This article I wrote for Design Week appeared on 16 January.

As Cape Town prepares itself for World Design Capital 2014, the previous incumbent, Helsinki, announces how it plans to continue a momentum of its own: Design Driven Cities.

As the announcement proclaims, ‘The Design Driven City project stems from the awareness that successful cities of the future possess strong design competencies and make extensive use of design. The project seeks to put design firmly at the core of the development of public services and to strengthen user-oriented approaches in city service design.’

Bringing designers into the planning process rather than just celebrating the vitality of the design community seems a sensible advance on earlier World Design Capital initiatives, but few cities have the vision and political will to bring designers in to help design public services. Traditionally, architects and planners have been commissioned to model the physical environment, but today I would argue that this is not enough. Communities are built and thrive not just on the physical spaces and facilities but also through their connectedness to the digital world. It is at this intersection that designers can bring useful thinking to bear; particularly as the maturing service design industry readies itself to attack the public service issues that dog many cities. Writing in the RSA Journal (Issue 3, 3013) academic Dr Henry Kippin says ‘public services should be central to the city growth narrative. [They] provide the structures, services and relationships that knit society together and connect people and communities to place.’

The Service Design Network’s current Touchpoint magazine (Volume 5, Number 2) also focuses on service design in public sector, ‘Government services touch upon every aspect of daily life; from mundane activities like parking permit requests to complex transactional interactions like submitting tax returns. And the “users” of these services are the widest target audience imaginable – citizens of any demographic description.’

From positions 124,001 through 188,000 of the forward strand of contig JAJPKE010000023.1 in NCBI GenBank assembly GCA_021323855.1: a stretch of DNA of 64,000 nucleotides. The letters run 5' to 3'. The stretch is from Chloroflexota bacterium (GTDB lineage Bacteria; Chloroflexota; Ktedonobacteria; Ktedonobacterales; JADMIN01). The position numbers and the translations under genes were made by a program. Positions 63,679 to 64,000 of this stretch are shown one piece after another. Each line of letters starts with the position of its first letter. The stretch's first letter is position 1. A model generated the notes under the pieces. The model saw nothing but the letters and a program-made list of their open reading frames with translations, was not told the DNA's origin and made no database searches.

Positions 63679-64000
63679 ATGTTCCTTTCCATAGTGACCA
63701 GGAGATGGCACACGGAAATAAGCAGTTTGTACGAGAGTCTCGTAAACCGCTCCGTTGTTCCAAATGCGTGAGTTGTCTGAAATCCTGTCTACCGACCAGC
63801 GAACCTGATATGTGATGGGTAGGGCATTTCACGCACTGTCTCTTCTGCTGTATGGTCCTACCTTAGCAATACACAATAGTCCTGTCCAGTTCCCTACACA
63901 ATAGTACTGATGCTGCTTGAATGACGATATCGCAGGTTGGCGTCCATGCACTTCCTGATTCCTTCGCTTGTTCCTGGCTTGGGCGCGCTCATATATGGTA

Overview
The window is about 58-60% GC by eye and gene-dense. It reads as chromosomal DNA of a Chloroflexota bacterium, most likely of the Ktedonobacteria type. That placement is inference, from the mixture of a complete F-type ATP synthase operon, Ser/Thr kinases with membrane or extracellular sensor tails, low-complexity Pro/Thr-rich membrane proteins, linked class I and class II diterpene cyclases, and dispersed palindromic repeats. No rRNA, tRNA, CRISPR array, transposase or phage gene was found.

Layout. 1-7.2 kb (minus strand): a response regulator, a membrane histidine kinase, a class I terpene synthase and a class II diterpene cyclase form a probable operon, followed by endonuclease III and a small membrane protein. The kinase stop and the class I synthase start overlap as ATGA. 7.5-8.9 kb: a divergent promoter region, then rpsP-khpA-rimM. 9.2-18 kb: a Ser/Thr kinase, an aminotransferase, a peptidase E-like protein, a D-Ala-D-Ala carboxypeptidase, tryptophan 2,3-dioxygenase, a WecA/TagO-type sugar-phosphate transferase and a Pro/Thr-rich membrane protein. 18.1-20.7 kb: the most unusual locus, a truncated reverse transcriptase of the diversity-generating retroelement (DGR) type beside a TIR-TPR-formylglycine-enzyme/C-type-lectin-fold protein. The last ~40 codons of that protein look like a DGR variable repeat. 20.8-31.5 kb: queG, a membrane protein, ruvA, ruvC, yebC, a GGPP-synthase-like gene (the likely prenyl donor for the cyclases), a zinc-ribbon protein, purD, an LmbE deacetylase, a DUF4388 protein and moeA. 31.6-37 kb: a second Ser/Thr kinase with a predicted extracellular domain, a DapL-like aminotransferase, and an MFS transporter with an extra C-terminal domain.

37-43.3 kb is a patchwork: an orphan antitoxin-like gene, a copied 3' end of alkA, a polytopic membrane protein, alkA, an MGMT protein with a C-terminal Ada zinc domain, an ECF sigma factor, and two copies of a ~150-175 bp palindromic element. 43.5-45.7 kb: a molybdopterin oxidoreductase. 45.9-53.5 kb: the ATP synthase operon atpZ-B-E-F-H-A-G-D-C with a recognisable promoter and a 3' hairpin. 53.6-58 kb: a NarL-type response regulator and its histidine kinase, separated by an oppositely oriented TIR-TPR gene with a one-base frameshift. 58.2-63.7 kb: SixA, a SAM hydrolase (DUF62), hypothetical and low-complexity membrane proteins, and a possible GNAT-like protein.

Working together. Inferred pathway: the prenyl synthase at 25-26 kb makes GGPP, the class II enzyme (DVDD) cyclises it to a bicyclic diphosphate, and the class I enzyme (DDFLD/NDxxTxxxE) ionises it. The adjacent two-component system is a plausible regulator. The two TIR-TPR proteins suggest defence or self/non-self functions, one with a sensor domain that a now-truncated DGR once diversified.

Arguably, these ‘wicked problems’ – ones that often defy rational analysis alone -are the ones most susceptible to design thinking. As International Design Foundation board member Marco Steinberg says, ‘design can help cities to find new and often radical ways to operate and to visualise their future’. So, the designer’s role can reach beyond solving pre-existing problems into shaping a city’s future. This is an opportunity for place branding to form a part of the designers’ remit. Cities need to communicate their individuality as part of their competitive profile, attracting professional and creative talent and encouraging inward investment. Creating a city vision and brand is a challenge that brings citizen interaction and the physical environment together in a focused narrative about the place and its people.

Helsinki plans to have three ‘city designers’ working side by side with city staff. The designers will be tasked to identify areas where design can be applied and to define the ways to apply design in these areas.

When I contacted Laura Aalto, head of communications for the programme, she said, ‘We are at the moment in the middle of the recruiting process and I hope designers will start working in mid-February latest. The designers we’ll be recruiting will work both with public spaces and the built environment but more importantly with public services, digital services and communications. We’ve also started a process with the city administration, with its different departments and offices, to find out what they need help with… the idea is to embed design thinking into development projects the city already under way.’

Of course, design alone is not going provide all the answers, but engagement and collaboration with way in which cities develop and contribute to economic and social wellbeing is something the design industry could take more seriously.